Leones del Caracas

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Leones del Caracas
Team logo Cap insignia
LeagueVenezuelan Professional Baseball League
LocationCaracas, Venezuela
BallparkMonumental Stadium of Caracas Simón Bolívar
FoundedMay 7, 1942
League championships21 (1947–48, 1948–49, 1951–52, 1952–53, 1956–57, 1961–62, 1963–64, 1966–67, 1967–68, 1972–73, 1977–78, 1979–80, 1980–81, 1981–82, 1986–87, 1987–88, 1989–90, 1994–95, 2005–06, 2009–10, 2022–23)
Caribbean Series championships2 (1982, 2006)
Interamerican Series championships1 (1950)
Former name(s)Cerveceria Caracas

The Caracas Base Ball Club C.A., better known by its commercial name as the Leones del Caracas, is a professional baseball team of the Venezuelan Professional Baseball League (LVPB). The owner and sole shareholder of the sports club is Ricardo Cisneros, president of Ateneas Sports Holding.

Its name comes from the official name of the city of Caracas—Santiago de León de Caracas—which Diego de Losada assigned to it when it was founded in 1567. Consequently, a lion appears as a symbol on the representative coat of arms of the city of Caracas.

Los Leones del Caracas is a very popular team in Venezuela, and is the team with the most titles (21), and has runners-up (17), played finals (34), played post-seasons (3&). Second highest win percentage in the LVBP in regular season: (D-D 2187-2100 51%), post-season: (D-D 206-178 55.0%), finals (D-D 97-78 55.4%).

The team's colors are dark blue and gold and the crest features a lion, a symbol of the city of Caracas since 1591.[1]


1895 Caracas Baseball Club.

Cervecería Caracas was founded in 1942, after Cervecería Princesa, an early team, was bought and transformed into Caracas. At first, the team played its home games at the old Estadio Cerveza Caracas, which was located in the capital city of Caracas. The team was founded by Martín Tovar Lange and managed by big leaguer Alejandro Carrasquel.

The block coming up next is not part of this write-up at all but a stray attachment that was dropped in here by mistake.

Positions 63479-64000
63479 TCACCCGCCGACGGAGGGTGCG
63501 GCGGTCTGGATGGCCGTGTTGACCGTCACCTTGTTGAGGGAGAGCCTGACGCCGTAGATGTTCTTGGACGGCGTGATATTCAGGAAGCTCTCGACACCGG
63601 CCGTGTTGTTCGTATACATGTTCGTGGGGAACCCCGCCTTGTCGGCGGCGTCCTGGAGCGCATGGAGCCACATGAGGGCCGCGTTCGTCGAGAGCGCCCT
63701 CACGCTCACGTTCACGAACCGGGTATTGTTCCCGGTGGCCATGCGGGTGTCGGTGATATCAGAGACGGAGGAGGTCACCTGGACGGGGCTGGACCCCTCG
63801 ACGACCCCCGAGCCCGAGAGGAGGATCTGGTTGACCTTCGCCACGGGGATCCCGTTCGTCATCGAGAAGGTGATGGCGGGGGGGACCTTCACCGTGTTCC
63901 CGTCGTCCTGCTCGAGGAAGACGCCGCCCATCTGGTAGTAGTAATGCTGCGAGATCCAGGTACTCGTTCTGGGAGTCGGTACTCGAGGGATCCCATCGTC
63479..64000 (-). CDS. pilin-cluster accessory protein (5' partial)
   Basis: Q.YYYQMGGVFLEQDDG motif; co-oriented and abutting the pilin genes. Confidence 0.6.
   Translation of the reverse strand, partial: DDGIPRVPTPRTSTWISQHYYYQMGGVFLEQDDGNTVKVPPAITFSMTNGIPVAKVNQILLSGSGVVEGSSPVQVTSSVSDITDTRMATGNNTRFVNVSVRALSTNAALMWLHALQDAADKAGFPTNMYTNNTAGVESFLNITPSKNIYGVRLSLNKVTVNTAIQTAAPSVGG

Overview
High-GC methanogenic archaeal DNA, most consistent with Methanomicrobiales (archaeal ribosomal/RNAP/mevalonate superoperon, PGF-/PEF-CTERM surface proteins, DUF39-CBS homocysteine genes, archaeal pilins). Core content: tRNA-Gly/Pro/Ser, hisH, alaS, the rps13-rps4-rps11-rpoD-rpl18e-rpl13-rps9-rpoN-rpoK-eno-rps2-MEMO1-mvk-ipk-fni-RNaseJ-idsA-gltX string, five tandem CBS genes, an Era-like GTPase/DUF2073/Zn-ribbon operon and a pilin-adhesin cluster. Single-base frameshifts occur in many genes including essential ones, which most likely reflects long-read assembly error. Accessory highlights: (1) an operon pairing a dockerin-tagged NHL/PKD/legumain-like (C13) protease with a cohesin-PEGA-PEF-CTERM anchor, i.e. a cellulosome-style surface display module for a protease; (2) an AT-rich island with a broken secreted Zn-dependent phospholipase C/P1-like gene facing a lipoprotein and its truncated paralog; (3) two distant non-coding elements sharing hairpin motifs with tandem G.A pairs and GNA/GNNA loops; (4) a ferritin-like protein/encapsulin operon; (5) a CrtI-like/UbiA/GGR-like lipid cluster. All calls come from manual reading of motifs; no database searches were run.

The Princesa team played its last game on May 7, 1942. Then, Caracas debuted four days later with a 7–3 victory over the Criollos (English: Creoles). The game was played in Puerto Cabello, a city on the north coast of Venezuela. Caracas faced its later nemesis, the Navegantes del Magallanes for the first time on December 27 of that year, winning this now historic game by a 3–0 score.

In its first stage, the team won two championship titles before moving to the Venezuelan Professional Baseball League in January 1946.

Since its inception, the Caracas team was characterized by having only Venezuelan players on their roster. The club changed its policy in 1950, after signing catcher Lester Fusselman and outfielder Maurice Mozzali, two St. Louis Cardinals prospects.

In 1952, the franchise was bought by the publicist and sport commentator Pablo Morales and christened Leones del Caracas as a new franchise. Since then, the team plays its home games at the Estadio Universitario in Caracas. Later, businessman Oscar Prieto Ortiz joined Morales as a legal partner.

Pete Rose was benched after a slump late in the 1964 MLB season, finishing with a .269 average, but continued to play winter ball in Venezuela with the Leones del Caracas team during the 1964–1965 season to improve his batting.

By 2001, the descendants of Morales and Prieto sold their shares to the Grupo Cisneros, giving it majority control of the team.

Panoramic view of the stadium.

Through 2024, the Caracas team has won 21 championship titles (3 as Cervecería Caracas and 18 as Leones del Caracas), more than any other team in Venezuelan Professional Baseball League history.

In the 2015-16 season, they became the club with the highest average home attendance in the league, with an average of 10,845.[2] The next season, the average attendance was 6,539.


The Estadio Universitario is a multi-use stadium located in Caracas, Venezuela. The stadium holds 22,690 people and was built in 1952.

This stadium forms part of the Central University of Venezuela campus and was designed by architect Carlos Raúl Villanueva. It is considered a masterpiece of urban planning and was declared a World Heritage Site by the UNESCO in 2000. Caracas played in this stadium until the 2022/2023 season. For the 2023/2024 season the club moved to the brand new Monumental Stadium of Caracas Simón Bolívar.